Publish or perish

By

Demonstrating again why the antique, legacy MSM is so well...antique and rapidly ossifying, Deborah Howell, the Washington Post's ombudsman, sets forth a long and twisting explanation why her oh—so—important newspaper didn't publish those mild cartoons. To be fair other media are probably parroting these rationalizations to justify their glaring omissions in a major news story. Something about taste, standards, judgment. 

Of course, no gratuitous offense to readers, please. Especially some of them. That isn't driven by fear just accuracy and fairness, don't you know. 

So even though Howell is a self—described First Amendment freak who supported the right to publish she could also support the other's right not to publish. 

Executive Editor Len Downie made the decision, consulting with other top editors. The issue, he said, is one of journalistic judgment, not courage.

Downie said, "This newspaper vigorously exercises its freedom of expression every day. In doing so, we have standards for accuracy, fairness and taste that our readers have come to expect from The Post. We decided that publishing these cartoons would violate our standards. This has not prevented us from reporting about them and the controversy in great detail in many stories over several days."

Most good newspapers don't set out to offend readers. But newspapers shouldn't avoid controversy, and if they don't occasionally offend readers, they're probably not doing their job.

The Post is edited for accuracy, clarity, fairness and taste. That involves hundreds of decisions a day about which stories, pictures and drawings get into the paper and which don't.

The Post's news standards include a prohibition on gratuitous nudity, obscenity and violence. "Defamatory or prejudicial words and phrases that perpetuate racial, religious or ethnic stereotypes are impermissible," the paper's stylebook says. This also applies to photos and drawings.

Meanwhile, click, click, click and interested readers brushed past the Post's standards of judgment, mentally leaving the paper in the trash.

Ethel C. Fenig   2 13 06

Demonstrating again why the antique, legacy MSM is so well...antique and rapidly ossifying, Deborah Howell, the Washington Post's ombudsman, sets forth a long and twisting explanation why her oh—so—important newspaper didn't publish those mild cartoons. To be fair other media are probably parroting these rationalizations to justify their glaring omissions in a major news story. Something about taste, standards, judgment.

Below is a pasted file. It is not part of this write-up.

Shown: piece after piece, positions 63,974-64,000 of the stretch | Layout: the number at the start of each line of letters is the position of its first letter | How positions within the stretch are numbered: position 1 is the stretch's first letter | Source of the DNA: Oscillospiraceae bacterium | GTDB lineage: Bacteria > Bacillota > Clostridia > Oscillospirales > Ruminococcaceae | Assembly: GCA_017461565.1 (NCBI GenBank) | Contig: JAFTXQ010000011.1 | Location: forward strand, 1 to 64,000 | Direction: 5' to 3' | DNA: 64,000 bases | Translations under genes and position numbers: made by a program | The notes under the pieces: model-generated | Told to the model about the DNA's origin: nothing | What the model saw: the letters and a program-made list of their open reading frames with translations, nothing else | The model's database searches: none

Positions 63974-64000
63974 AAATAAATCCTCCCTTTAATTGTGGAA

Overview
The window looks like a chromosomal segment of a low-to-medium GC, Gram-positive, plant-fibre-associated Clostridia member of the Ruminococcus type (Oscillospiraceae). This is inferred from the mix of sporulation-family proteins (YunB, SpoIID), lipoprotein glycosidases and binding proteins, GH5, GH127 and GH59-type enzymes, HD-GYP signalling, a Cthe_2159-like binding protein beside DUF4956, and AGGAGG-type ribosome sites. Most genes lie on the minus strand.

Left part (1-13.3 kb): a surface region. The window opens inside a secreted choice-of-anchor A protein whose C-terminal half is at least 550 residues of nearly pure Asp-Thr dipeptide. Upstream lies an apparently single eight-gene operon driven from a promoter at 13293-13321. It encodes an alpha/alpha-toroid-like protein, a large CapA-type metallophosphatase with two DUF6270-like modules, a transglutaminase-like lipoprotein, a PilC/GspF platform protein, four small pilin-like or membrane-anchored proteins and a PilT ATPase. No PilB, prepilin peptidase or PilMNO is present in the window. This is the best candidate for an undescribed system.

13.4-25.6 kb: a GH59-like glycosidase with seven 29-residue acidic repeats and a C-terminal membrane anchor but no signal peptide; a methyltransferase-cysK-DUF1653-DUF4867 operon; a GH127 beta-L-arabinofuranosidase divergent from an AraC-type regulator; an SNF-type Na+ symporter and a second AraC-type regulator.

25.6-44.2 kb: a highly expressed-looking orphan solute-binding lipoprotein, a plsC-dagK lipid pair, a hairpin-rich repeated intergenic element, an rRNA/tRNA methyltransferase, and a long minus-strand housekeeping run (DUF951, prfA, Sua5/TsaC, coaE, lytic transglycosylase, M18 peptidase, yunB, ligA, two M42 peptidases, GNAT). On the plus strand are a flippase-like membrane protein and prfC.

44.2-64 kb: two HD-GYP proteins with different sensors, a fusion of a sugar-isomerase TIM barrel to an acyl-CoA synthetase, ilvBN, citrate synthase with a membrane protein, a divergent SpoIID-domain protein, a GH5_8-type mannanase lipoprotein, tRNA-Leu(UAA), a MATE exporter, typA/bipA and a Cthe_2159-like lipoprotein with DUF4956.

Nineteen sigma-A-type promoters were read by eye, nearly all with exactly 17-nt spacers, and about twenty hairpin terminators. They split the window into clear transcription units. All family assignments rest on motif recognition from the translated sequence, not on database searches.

Of course, no gratuitous offense to readers, please. Especially some of them. That isn't driven by fear just accuracy and fairness, don't you know. 

So even though Howell is a self—described First Amendment freak who supported the right to publish she could also support the other's right not to publish. 

Executive Editor Len Downie made the decision, consulting with other top editors. The issue, he said, is one of journalistic judgment, not courage.

Downie said, "This newspaper vigorously exercises its freedom of expression every day. In doing so, we have standards for accuracy, fairness and taste that our readers have come to expect from The Post. We decided that publishing these cartoons would violate our standards. This has not prevented us from reporting about them and the controversy in great detail in many stories over several days."

Most good newspapers don't set out to offend readers. But newspapers shouldn't avoid controversy, and if they don't occasionally offend readers, they're probably not doing their job.

The Post is edited for accuracy, clarity, fairness and taste. That involves hundreds of decisions a day about which stories, pictures and drawings get into the paper and which don't.

The Post's news standards include a prohibition on gratuitous nudity, obscenity and violence. "Defamatory or prejudicial words and phrases that perpetuate racial, religious or ethnic stereotypes are impermissible," the paper's stylebook says. This also applies to photos and drawings.

Meanwhile, click, click, click and interested readers brushed past the Post's standards of judgment, mentally leaving the paper in the trash.

Ethel C. Fenig   2 13 06